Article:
Carole Hartman received the Leadership award from Grant County Bank President George Ford.

Carole Hartman received the Leadership award from Grant County Bank President George Ford.

Other nominees: Dave Seymour, Carl Warner, Rick Gillespie

Outstanding Businessperson
Mark Lambert
Other nominees: David O’Boyle, Jamie Hudson, Joe Harper

Lifetime Achievement Award
Dr. King Seegar
Other nominees: Paul Morton, Buster Waybright, Dyer Anderson


Halterman & Cooper Chosen as Homecoming Royalty

Luke Cooper and Hannah Halterman were chosen as the 2016 Pendleton County High School Homecoming King & Queen.

Other senior homecoming representatives were James Alt, Tanner Carr, Haley Hartman, Morgan Miller, Connor Hedrick and Caitlyn Wimer.

Crown bearers were Jonah Se and Aubrey Simmons.


Hannah Halterman and Luke Cooper with crown bearers Aubrey Simmons and Jonah See.

Look Outside! There’s a Hunter’s Supermoon

Sunday night marks the time of the year when the moon is closest to the Earth. Known as a supermoon, tonight’s moon also has the distinction of being a hunter’s moon.

According to National Geographic, the October moon “rises about 50 minutes later each day, while the October moon rises just 30 minutes later. That offers more light overall during a 24-hour day, which came in handy for traditional hunters.”

Take a look. It’s a bright one.

Wildcats Stuck in the Mud Against #1 East Hardy

Photo and Information Provided by Carl Holcomb, Moorefield Examiner

For the last few seasons the Pendleton County Wildcats have proved to be a spoiler against the Cougars of East Hardy, having beaten the Cougars in close games the past two seasons.

Despite last year’s loss, East Hardy went on to be the runner-up at the state tournament and Pendleton County was eliminated in the first round. This year, East Hardy sits atop the Division A state football rankings. Could the Wildcats prove to to be the spoiler again?

The Cougars slipped in the mud before against Pendleton County, but this time East Hardy pounced ferociously through the rain for 40-16 victory.

East Hardy meant business going up 27-0 by halftime which included long distance touchdown dialing by quarterback Corey McDonald to Aden Funkhouser (80 yards) and Brett Tharp (98 yards).

The Wildcats were stuck in the mud against a tenacious defense most of the night, but finally scored in the third quarter at 8:45 on a 40-yard run by Trey Cooper and Luke Cooper added the conversion. The Cougars responded with two more touchdowns.

Pendleton County found the end zone once again with 3:02 remaining as Luke Cooper scored from three yards out and connected with Trey Cooper for the conversion. East Hardy stood strong in the mud during this revenge attack.

24 No More – County’s Last 24-Hour Store Undergoing Changes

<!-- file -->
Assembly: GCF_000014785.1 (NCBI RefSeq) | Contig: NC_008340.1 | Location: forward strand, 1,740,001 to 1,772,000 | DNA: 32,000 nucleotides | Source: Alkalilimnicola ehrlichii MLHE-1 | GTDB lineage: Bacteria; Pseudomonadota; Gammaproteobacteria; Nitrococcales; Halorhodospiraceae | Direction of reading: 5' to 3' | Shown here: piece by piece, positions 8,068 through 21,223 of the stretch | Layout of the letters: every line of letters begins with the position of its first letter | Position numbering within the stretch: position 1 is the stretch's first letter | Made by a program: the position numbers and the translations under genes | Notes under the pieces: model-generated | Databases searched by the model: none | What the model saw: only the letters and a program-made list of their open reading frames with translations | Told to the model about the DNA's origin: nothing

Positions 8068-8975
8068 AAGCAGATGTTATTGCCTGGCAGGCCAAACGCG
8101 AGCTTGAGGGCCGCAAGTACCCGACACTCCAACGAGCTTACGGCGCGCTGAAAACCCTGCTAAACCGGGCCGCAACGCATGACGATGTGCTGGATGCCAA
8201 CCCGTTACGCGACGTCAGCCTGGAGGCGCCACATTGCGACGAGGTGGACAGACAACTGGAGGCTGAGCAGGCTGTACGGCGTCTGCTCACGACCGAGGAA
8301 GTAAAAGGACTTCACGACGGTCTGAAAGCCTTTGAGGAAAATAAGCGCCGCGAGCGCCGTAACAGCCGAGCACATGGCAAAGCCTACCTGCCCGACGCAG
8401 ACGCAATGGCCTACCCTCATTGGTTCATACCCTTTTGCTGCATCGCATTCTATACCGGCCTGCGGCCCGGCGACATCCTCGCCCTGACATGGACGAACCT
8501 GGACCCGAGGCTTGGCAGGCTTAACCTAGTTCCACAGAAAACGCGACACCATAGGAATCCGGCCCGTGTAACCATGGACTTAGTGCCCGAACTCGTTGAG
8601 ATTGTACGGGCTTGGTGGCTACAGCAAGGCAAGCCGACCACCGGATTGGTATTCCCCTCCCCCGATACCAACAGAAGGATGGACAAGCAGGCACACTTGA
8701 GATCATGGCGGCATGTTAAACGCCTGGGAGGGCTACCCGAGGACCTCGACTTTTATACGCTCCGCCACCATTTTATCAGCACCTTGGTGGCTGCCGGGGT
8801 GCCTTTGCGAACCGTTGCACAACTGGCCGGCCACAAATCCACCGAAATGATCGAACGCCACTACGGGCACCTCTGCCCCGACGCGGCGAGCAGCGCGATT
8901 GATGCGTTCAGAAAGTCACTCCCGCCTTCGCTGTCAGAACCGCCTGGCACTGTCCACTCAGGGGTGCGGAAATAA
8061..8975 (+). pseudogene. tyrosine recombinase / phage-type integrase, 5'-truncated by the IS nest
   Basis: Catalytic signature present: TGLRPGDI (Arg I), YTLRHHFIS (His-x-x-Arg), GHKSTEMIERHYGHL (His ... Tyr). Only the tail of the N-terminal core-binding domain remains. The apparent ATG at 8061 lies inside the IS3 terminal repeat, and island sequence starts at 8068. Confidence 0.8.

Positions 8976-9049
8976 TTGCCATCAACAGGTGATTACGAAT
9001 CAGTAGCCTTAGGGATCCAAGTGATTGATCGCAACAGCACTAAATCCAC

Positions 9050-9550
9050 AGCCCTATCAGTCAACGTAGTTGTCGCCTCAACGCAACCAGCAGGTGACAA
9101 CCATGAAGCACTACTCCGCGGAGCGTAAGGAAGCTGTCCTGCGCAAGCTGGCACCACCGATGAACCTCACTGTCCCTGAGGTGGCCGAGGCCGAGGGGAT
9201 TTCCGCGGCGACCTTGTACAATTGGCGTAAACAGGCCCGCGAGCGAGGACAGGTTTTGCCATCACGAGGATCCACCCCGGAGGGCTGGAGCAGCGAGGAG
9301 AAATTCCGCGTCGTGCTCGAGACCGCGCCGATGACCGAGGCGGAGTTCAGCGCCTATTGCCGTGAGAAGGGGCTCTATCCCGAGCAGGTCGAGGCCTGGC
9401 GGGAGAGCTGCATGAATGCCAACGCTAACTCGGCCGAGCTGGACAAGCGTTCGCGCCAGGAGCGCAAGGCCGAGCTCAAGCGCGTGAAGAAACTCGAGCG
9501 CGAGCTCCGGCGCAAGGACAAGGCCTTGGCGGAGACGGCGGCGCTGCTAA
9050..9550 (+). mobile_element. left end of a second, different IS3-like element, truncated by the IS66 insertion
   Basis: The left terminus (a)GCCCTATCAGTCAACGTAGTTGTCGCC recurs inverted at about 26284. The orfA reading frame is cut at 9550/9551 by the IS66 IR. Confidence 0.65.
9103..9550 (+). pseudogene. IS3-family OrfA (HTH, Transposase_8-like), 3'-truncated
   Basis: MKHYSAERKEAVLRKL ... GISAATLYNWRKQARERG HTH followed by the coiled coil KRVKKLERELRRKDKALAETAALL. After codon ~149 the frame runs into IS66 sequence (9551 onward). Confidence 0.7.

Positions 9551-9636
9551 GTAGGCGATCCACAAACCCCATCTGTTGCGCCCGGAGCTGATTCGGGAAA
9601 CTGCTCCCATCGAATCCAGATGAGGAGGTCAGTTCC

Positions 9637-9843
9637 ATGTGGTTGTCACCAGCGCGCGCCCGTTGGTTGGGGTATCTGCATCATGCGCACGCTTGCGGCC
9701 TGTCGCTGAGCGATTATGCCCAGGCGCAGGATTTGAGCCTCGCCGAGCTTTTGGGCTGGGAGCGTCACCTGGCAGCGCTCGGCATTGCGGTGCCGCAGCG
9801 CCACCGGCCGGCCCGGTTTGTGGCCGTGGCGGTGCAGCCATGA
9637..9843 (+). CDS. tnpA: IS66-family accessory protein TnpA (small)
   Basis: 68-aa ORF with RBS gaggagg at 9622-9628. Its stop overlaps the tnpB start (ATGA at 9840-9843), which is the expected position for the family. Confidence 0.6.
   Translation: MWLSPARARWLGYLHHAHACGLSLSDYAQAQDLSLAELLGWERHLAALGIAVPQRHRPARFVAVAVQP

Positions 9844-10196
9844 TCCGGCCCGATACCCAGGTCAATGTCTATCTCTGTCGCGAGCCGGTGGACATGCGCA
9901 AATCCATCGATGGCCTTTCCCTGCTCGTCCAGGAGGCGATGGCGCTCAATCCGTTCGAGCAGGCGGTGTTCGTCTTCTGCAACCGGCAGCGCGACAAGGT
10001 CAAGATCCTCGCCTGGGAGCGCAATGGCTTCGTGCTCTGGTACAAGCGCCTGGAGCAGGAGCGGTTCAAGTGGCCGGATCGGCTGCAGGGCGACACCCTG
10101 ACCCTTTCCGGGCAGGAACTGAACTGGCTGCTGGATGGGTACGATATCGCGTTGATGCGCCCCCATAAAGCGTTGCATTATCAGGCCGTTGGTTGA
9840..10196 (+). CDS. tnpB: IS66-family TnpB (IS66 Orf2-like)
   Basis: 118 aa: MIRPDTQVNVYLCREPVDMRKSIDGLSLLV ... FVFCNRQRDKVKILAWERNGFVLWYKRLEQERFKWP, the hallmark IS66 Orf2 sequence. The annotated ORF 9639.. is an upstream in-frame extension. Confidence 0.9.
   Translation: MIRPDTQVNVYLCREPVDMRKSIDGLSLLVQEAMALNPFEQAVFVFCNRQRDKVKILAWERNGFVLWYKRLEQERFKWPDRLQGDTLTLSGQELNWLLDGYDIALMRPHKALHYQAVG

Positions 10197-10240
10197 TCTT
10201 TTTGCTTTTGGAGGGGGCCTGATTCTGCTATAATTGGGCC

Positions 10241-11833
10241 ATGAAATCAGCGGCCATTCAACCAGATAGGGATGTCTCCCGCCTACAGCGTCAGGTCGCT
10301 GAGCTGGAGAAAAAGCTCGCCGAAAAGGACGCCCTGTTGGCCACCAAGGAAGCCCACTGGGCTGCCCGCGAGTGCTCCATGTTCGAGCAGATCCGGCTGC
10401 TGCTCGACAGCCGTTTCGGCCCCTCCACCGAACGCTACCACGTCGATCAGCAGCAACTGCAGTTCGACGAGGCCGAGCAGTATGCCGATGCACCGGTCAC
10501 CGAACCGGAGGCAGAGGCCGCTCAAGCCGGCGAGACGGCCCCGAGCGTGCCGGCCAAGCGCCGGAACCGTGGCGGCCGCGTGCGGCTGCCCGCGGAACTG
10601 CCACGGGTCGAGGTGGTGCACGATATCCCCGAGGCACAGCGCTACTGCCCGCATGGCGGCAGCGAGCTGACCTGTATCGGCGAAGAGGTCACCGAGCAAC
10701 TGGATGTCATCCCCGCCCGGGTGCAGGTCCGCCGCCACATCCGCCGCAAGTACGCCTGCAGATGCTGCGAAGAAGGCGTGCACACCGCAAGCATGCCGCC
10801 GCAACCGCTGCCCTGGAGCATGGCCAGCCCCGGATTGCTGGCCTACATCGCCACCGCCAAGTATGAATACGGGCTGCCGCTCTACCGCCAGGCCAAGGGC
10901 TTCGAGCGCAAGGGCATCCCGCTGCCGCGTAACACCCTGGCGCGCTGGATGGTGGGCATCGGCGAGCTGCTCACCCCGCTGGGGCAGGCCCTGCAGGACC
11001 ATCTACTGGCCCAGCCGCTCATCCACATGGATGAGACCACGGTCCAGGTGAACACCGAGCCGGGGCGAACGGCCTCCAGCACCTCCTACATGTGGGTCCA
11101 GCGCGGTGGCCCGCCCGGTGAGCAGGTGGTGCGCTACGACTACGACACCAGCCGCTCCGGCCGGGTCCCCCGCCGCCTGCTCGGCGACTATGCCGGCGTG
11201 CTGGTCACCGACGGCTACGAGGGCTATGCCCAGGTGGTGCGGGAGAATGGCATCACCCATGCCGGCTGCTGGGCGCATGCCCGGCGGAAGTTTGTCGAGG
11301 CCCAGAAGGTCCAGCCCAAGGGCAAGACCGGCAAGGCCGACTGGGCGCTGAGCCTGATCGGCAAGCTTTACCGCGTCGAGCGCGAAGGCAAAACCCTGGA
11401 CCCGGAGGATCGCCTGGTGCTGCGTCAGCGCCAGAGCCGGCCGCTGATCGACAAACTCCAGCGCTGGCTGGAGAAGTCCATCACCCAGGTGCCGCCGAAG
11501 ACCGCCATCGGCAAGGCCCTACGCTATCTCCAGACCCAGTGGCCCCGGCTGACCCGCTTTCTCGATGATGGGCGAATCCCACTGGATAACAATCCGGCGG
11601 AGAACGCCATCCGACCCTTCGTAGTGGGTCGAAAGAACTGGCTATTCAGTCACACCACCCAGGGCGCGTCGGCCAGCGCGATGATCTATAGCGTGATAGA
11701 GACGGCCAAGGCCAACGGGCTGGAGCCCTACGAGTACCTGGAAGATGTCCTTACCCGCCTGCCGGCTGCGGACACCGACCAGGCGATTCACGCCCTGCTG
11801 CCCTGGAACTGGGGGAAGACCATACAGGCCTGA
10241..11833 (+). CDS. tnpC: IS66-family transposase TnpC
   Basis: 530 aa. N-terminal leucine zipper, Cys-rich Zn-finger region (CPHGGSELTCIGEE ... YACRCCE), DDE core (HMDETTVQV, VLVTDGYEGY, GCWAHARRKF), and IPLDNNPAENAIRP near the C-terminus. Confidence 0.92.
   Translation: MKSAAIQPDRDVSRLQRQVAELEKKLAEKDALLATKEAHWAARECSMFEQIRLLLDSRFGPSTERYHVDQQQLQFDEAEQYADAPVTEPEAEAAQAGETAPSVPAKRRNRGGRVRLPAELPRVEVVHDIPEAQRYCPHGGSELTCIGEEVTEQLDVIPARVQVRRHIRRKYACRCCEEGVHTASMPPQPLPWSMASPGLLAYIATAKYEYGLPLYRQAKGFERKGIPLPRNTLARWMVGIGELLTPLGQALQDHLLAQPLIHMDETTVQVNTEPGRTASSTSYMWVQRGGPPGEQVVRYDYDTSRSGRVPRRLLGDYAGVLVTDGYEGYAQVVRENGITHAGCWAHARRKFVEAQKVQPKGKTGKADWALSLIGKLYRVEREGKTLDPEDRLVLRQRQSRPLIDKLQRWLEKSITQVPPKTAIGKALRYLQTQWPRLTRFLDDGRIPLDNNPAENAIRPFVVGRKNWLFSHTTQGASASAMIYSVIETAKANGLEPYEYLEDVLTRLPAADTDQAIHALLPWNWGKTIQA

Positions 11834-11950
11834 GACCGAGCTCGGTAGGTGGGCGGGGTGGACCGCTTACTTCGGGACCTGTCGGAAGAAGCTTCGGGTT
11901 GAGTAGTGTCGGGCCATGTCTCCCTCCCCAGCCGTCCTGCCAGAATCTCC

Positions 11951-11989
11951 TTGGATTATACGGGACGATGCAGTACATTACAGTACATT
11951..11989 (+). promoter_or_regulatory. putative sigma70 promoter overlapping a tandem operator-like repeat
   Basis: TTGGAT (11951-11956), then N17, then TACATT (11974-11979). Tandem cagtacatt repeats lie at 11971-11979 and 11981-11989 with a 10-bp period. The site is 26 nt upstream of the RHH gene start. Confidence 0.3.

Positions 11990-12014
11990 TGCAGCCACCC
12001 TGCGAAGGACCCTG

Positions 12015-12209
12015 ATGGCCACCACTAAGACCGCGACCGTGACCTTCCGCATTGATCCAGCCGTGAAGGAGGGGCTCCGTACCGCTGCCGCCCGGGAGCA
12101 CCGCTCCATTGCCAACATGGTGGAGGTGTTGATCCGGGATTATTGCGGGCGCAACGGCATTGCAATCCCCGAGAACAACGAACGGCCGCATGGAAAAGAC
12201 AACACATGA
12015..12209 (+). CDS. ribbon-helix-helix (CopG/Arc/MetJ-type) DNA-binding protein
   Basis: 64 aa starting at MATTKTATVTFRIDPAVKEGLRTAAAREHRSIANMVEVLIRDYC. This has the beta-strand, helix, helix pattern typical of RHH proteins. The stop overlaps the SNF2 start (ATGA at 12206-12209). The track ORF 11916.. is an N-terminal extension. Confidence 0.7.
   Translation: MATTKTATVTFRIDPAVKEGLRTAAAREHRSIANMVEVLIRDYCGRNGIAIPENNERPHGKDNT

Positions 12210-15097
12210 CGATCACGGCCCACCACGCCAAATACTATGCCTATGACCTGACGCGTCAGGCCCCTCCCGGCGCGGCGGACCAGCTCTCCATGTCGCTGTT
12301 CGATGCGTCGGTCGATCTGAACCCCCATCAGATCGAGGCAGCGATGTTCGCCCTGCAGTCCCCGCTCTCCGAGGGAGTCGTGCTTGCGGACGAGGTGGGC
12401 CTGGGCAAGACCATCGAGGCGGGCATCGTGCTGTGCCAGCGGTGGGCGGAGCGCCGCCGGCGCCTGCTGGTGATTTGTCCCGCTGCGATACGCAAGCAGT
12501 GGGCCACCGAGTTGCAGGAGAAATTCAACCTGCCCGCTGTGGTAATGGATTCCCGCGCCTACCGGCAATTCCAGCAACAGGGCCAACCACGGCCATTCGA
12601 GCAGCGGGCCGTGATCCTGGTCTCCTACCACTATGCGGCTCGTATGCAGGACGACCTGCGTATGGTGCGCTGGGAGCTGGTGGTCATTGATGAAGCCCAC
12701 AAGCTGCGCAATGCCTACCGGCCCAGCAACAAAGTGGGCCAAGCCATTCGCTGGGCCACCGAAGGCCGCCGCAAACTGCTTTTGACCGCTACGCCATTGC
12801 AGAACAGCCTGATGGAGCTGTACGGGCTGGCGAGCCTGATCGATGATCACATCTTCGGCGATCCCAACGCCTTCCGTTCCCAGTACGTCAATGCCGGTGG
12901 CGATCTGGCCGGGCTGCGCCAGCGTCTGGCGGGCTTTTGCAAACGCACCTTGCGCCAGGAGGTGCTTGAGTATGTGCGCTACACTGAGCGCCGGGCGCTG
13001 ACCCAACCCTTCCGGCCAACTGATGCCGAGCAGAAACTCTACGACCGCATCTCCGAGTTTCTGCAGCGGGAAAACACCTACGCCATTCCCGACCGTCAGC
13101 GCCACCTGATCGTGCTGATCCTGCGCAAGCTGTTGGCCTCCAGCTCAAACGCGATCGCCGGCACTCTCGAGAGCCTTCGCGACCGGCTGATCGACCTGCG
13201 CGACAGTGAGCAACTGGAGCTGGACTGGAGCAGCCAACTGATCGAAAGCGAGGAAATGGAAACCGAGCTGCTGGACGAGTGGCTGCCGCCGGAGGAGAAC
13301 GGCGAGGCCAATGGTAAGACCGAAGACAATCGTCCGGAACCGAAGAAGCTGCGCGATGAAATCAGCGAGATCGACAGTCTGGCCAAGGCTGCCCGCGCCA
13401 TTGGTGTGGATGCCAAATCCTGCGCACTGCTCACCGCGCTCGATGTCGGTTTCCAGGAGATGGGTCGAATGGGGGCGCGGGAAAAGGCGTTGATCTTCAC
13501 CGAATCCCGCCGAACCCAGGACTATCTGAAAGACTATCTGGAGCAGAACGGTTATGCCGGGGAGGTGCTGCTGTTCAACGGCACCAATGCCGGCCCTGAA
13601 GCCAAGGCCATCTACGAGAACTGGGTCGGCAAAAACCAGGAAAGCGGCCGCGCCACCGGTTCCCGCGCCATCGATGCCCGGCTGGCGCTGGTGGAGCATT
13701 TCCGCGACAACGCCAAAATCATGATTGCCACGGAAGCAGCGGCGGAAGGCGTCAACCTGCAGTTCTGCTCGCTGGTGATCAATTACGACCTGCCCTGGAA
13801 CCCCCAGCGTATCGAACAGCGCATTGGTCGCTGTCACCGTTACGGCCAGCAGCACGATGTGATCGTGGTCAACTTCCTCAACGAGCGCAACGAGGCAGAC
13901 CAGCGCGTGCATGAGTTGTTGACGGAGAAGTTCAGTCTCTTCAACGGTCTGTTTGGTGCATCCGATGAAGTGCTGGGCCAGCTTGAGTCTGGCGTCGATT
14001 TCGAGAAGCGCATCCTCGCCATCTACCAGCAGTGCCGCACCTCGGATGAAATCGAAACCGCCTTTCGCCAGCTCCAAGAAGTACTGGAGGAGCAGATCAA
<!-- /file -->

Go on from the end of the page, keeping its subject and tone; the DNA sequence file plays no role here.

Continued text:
Main Street Shell has had a lot of changes over its 17-year life.

Long gone are the days of Mean Gene’s Burgers. The restaurant, named after wrestling interviewer Mean Gene Okerlund, was met with great fanfare. Its busy namesake even visited the small venue for the grand opening back in 1999.

Enthusiasm for the restaurant quickly faded, both locally and nationally, and the the chain all but disappeared in 2007. (This was mostly the result of a lawsuit between Okerlund and the restaurant chain’s parent company). Though we hear you can still get a Blazin’ Cajun Burger in Guam.

Longer gone still are the days of Texaco. That bright red T-embedded star hung over the intersection of Routes 220 & 33 next to Pendleton County’s only stoplight. The sign that was its home traded it out for a Shell logo early in the last decade.

Among all of the changes one thing stayed the same – the convenience store part was always open 24 hours.

That changed Sept. 9. According to a signs that have been posted at the store for several weeks, the new hours are listed as 4 a.m. to 12 p.m.

With this, the county will be left without a 24-hour store. The next nearest options being in Petersburg, Elkins or Harrisonburg, Va., depending where residents live.

The change comes just a few months after Main Street Shell was purchased by Par Mar Stores. The Marietta, Ohio based business also owns the Exxon station on the opposite end of Franklin.

“It was purely a business decision,” according to Brian Waugh, Chief Operating Officer of Par Mar Stores. [The store manager] showed us the facts – that we weren’t doing any business during those hours.  Nothing more, or less than that.”

Though Waugh stated that no changes were planned for the restaurant side at this time, he did say there are more changes coming to the convenience store side in the coming months.

“We will be making this store a BP in the fall, with all new graphics, canopy and gas price sign.”

The gas canopy lights off at 1 a.m. was the only indicator that Main Street Shell is now closed between midnight at 4 a.m.

The gas canopy lights off at 1 a.m. was the only indicator that Main Street Shell is now closed between midnight at 4 a.m.